The child care worker in the year 2000: mother, researcher or survival specialist in the jungle
Haydn Davies Jones
The performances that the directors and leading staff of institutions ask from educational staff are changing at the mercy of the waves. When, ten years ago, the author of the present lines was promoted to be the head of the office of child and youth care institutions of the city of Zurich, the last “mothers” determined the character of social policy. Married to men in a high position in economic and political life, they knew what were the needs of the common herd and exercised their influence over the educational system. The ideal head of an institution in their eyes was an unmarried Protestant woman devoted as mater gloriosa to some twenty or thirty children. Her staff had to be devoted – or else devout – hiding their individuality behind a white apron, sacrificing themselves to their director, too.
After World War II, empirical thinking found its way from the so-called exact sciences to medicine, sociology and education, establishing its rigorous empire. The glorious mother had to substitute her apron for jeans and narrow pullovers, her bible for the computer and she had to write reports on her research projects.
The children, formerly contributing as cherubs by their mere presence to the holiness of the director, found themselves left to be objects of scientific research. After the sixties, child care workers returned home from their trips all over the world, touched by the poverty they saw in Mexico and the Indies, weakened by grass smoking and disgusted with the consumer society and the working methods of universities. In their way, they perpetuated the image of the mother and the father sacrificing themselves to the poor. However, in the light of indisputable scientific evidence, they contented themselves with caring for three or four cherubs instead of twenty to thirty, as the former director had done.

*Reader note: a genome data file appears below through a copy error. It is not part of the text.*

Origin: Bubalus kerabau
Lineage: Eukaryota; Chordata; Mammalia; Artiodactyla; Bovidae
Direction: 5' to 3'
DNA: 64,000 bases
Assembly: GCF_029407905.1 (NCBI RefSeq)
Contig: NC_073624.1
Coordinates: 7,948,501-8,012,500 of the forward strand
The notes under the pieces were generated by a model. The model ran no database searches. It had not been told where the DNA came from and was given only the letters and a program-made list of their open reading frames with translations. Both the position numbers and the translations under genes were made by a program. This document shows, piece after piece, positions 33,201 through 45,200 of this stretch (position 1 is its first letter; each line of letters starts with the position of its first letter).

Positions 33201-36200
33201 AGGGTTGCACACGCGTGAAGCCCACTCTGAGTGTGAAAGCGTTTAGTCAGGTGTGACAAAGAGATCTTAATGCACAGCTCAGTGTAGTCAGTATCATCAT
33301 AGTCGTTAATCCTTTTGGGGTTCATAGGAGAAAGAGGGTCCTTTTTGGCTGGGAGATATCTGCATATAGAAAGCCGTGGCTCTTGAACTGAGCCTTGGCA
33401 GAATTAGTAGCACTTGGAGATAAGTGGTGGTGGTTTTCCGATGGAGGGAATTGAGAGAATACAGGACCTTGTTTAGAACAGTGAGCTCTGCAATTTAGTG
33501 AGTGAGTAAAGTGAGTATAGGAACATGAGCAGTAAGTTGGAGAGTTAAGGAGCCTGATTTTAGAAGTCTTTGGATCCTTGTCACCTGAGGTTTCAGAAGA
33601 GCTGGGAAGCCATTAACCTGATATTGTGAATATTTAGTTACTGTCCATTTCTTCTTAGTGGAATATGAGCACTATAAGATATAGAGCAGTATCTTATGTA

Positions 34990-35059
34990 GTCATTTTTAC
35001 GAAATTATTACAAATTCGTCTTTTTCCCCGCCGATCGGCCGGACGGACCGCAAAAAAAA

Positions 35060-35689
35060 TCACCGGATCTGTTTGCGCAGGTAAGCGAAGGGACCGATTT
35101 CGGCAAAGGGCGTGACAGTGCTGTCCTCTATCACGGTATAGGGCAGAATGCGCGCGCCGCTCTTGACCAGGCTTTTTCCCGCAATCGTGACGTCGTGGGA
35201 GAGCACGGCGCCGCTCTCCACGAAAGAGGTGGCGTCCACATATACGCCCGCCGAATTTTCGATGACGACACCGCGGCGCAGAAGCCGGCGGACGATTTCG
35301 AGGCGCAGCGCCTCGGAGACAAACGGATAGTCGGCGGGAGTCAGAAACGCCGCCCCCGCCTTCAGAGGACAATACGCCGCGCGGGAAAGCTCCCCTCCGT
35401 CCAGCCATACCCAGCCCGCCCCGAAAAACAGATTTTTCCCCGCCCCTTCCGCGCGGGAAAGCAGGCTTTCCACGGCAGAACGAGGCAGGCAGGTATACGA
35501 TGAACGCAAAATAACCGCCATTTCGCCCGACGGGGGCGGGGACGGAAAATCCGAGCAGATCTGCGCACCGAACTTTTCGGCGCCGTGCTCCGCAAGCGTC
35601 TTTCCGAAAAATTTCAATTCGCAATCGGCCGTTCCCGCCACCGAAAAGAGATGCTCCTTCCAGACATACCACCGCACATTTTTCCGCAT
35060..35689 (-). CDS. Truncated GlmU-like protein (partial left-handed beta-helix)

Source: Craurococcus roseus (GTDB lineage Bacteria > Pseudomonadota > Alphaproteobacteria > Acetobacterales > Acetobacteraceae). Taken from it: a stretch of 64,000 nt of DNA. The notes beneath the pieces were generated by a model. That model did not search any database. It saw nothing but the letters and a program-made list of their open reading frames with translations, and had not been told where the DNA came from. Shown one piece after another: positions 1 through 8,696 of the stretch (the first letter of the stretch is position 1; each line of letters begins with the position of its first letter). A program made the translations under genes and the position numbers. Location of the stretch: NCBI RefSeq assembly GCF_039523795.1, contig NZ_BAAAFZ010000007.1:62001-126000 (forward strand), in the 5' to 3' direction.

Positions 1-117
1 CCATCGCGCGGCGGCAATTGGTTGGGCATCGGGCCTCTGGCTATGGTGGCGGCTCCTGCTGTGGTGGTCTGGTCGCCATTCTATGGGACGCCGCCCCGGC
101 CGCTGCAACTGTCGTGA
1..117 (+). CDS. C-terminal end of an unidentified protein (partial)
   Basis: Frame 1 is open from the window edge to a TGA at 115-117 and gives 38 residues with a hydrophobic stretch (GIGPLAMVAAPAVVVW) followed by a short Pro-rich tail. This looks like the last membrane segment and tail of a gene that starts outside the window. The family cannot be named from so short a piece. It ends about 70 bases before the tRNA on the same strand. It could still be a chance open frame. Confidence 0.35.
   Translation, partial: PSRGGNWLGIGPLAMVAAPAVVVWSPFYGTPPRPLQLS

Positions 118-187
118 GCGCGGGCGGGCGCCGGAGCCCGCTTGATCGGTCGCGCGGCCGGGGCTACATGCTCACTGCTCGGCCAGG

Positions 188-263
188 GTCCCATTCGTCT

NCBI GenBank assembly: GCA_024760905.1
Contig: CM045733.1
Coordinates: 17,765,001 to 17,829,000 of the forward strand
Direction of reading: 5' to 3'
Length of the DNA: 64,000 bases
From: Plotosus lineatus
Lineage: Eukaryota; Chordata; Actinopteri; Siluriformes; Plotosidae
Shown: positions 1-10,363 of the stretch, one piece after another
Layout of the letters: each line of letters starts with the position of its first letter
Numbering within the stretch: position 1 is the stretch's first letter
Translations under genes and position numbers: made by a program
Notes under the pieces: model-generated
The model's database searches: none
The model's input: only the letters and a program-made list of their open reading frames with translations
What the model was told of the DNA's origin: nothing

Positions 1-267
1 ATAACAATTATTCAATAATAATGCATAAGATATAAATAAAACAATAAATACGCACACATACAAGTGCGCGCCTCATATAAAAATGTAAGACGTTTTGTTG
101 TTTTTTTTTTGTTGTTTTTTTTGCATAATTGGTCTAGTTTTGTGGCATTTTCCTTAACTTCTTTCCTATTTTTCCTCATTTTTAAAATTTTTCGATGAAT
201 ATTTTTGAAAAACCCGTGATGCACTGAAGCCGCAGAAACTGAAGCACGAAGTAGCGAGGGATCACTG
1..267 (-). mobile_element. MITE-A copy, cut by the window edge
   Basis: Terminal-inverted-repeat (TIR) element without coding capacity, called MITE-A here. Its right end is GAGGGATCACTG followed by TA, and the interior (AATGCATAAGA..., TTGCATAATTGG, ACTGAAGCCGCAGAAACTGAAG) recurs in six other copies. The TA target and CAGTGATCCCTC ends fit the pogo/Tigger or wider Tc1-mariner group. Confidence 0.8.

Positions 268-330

In the seventies and the eighties, Consumers United began to occupy the last lost paradises on earth systematically. Avoiding the “club med” by conviction or lack of money, they looked for adventures where they were still supposed to exist, desperately escaping speed limitations and tailbacks on international motor ways, looking for the adventures promised by Camel and Marlboro. Together with these people, child -care workers discovered the places where they were obliged to do the housework themselves in agreement with the principles of modern social pedagogics: with yachts, four-wheelers, and cottages on the border of the Finnish lakes where you have an ant-sandwich together with some young people dreaming about looking peacefully at a TV-movie in their institution.
This preposterous summary of the recent history of child care professions is the basis for the three following postulates:
In his article, Ulrich Gschwind tries to show in a probably more polemical than scientific way, but on the basis of innumerable discussions with directors of child care institutions, child care staff and their victims, what kind of child care worker we need, what the young people think of them and what working conditions promote the development of this kind of personality.
The notions of authenticity, of freedom, of personal enrichment and surrender of authority are key words of the article. The conclusions to which he comes may eventually scandalise the child care workers who always repeat that the development of autonomy and an independent and critical personality are the main objectives of education of the child but who, on the other hand, stuff the same children with ideologies and half-truths. On the other hand, he may also disappoint those who think that the quality of child care work can be measured by questionnaires or in terms of money.
Gschwind has no intention to add one more to the thousand
recipes warranting a good job practice of child care staff. By his contribution,
he wants to stimulate the exchange of experience on the international forum of